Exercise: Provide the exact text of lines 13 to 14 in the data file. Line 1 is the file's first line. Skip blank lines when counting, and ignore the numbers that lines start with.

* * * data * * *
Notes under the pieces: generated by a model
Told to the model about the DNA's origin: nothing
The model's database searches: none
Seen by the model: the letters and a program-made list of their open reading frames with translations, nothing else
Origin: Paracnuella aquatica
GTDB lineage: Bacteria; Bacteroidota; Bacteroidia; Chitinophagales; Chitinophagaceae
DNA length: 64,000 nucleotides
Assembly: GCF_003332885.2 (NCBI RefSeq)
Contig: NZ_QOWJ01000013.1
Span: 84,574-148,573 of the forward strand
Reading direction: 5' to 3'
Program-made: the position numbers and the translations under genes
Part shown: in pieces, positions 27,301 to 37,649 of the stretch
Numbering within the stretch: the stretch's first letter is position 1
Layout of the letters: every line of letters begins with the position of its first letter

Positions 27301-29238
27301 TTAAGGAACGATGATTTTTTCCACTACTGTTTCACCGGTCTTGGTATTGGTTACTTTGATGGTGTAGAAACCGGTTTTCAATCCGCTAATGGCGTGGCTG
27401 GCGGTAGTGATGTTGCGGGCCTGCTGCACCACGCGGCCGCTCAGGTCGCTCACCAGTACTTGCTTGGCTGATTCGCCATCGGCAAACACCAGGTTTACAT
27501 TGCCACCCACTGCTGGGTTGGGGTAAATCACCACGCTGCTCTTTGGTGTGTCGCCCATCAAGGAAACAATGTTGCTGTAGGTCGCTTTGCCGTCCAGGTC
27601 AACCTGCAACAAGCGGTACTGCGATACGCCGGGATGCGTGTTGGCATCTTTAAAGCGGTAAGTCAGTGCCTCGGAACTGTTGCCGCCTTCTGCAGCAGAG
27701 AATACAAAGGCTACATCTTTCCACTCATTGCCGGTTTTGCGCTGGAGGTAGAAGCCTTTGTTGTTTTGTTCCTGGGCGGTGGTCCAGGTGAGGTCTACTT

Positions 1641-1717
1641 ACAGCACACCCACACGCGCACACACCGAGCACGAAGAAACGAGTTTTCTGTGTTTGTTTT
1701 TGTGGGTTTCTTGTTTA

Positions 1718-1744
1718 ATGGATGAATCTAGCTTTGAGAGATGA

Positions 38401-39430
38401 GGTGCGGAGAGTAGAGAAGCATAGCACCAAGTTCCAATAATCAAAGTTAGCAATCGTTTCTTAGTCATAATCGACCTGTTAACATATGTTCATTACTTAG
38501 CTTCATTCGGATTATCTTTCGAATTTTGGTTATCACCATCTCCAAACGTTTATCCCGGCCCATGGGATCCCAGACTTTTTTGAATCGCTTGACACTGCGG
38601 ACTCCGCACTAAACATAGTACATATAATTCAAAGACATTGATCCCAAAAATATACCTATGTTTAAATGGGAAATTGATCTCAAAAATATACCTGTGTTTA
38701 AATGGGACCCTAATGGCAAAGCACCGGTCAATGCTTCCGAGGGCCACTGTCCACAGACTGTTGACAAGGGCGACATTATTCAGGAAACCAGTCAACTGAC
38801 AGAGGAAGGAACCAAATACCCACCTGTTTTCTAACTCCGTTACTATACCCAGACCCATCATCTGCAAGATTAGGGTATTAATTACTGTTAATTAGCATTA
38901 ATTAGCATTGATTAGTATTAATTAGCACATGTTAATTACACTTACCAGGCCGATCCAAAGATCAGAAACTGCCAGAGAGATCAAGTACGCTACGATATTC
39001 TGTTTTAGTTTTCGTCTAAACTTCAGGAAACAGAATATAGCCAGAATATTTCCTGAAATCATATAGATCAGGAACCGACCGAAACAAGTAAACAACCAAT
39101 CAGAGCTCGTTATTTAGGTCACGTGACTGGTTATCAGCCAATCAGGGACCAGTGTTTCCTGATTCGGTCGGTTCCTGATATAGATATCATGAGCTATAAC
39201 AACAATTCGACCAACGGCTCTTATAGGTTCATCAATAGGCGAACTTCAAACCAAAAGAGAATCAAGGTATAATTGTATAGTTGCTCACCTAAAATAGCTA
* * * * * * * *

Part shown: in pieces, positions 27,301 to 37,649 of the stretch
Numbering within the stretch: the stretch's first letter is position 1